Doing 21 minutes of “relationship homework” a year could save your marriage. That’s the upshot of a huge new study in the journal Psychological Science. 

Researchers followed couples who’d been married anywhere from a few months, to over 50 years. And every few months, each person rated their levels of satisfaction, love, trust, passion and commitment. 

During the first year of the study, every couple experienced a slight decrease in happiness, and relationship satisfaction. That’s normal, because as our “I love you” hormones gradually wear off, every couple experiences a dip in happiness, and that decline can continue throughout a marriage. But during the second year of the study, the couples who spent 7 minutes every 4 months thinking and writing about their relationship, stayed at the exact same happiness level. 

So, what did the study involve? The couples were asked to think about their arguments from the outside, as if their lives were being judged like a reality show. They were told to consider whether an outsider would think their arguments were worthwhile, or silly, and whether their fights were successful, helped them solve problems, and brought them closer together.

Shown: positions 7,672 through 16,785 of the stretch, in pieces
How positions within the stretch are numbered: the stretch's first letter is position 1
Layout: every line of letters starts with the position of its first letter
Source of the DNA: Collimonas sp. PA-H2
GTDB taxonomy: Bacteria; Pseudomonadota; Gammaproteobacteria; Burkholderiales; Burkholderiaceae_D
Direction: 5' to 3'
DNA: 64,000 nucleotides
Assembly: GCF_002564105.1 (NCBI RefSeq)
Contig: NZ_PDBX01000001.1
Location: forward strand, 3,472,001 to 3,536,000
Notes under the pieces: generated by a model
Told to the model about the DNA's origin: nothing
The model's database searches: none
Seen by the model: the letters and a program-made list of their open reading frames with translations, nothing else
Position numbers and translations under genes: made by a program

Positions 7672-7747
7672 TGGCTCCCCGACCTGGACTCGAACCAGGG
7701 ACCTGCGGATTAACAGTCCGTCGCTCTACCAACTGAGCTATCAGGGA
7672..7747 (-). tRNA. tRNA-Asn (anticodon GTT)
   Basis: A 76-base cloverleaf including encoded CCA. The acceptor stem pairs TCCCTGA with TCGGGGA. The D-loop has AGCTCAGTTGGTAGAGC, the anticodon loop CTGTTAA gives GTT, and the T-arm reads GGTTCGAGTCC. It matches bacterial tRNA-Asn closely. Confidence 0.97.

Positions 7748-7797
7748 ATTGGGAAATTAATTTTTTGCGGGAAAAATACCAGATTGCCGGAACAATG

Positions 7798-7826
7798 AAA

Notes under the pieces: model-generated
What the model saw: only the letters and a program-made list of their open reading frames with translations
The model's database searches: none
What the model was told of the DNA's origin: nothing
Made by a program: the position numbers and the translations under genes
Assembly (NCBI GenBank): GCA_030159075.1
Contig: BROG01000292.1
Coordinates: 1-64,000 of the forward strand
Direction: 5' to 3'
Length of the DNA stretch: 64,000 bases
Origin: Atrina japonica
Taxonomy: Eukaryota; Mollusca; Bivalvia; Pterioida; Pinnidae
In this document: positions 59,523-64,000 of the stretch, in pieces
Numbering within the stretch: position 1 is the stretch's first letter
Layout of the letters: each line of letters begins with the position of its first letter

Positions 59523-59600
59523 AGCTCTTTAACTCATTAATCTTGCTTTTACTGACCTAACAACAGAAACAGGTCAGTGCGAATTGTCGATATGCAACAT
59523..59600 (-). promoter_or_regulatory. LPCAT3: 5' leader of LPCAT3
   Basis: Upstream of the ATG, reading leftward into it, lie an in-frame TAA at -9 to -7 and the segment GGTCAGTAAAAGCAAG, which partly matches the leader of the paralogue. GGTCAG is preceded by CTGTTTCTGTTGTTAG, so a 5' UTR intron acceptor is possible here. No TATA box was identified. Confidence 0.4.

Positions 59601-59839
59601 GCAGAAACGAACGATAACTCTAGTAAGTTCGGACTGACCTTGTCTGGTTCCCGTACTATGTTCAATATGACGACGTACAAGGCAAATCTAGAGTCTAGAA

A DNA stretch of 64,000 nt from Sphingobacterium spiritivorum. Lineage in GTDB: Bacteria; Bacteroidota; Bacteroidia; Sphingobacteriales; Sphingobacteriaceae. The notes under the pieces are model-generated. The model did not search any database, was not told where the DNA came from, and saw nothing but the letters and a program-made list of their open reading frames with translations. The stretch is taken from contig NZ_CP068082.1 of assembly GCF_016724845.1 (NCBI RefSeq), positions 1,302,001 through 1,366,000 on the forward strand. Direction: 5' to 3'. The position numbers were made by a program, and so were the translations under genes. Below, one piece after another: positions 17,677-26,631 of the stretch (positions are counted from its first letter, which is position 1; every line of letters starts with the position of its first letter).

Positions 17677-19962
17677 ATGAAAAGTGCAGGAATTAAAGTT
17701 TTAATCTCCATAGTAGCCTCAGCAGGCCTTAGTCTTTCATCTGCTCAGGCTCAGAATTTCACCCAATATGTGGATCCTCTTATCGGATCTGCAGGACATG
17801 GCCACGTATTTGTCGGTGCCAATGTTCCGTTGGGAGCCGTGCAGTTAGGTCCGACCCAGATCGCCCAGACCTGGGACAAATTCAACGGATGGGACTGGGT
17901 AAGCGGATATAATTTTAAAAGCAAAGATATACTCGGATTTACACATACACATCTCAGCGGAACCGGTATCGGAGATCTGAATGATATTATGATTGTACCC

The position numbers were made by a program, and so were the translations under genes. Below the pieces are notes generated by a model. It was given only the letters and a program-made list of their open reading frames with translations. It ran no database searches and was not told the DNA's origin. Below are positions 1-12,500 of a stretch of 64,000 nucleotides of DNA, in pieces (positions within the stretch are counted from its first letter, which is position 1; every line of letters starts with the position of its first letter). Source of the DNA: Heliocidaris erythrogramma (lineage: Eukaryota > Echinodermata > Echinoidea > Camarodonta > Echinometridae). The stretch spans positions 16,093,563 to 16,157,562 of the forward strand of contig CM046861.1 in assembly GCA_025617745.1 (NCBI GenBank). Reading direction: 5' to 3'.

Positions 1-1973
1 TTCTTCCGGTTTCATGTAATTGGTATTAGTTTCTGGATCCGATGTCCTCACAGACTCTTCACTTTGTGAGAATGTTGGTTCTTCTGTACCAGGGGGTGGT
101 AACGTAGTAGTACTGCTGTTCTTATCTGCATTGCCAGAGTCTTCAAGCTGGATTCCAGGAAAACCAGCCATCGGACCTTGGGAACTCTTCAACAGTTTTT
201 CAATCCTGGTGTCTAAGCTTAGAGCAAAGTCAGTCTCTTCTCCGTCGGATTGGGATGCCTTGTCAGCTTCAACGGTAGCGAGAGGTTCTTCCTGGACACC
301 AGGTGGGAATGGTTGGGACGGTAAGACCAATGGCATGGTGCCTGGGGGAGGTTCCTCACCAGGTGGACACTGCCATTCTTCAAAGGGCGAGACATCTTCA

Because if an argument helps you understand the other person, it’s a successful argument.

Researchers point out that the writing assignment didn’t make the couples fight less often, and it didn’t make the fights less severe. 

But when the couples did fight, they were less upset about it, meaning, their arguments stopped having a negative impact on their relationship, long-term. And that kept their happiness and relationship satisfaction from dipping.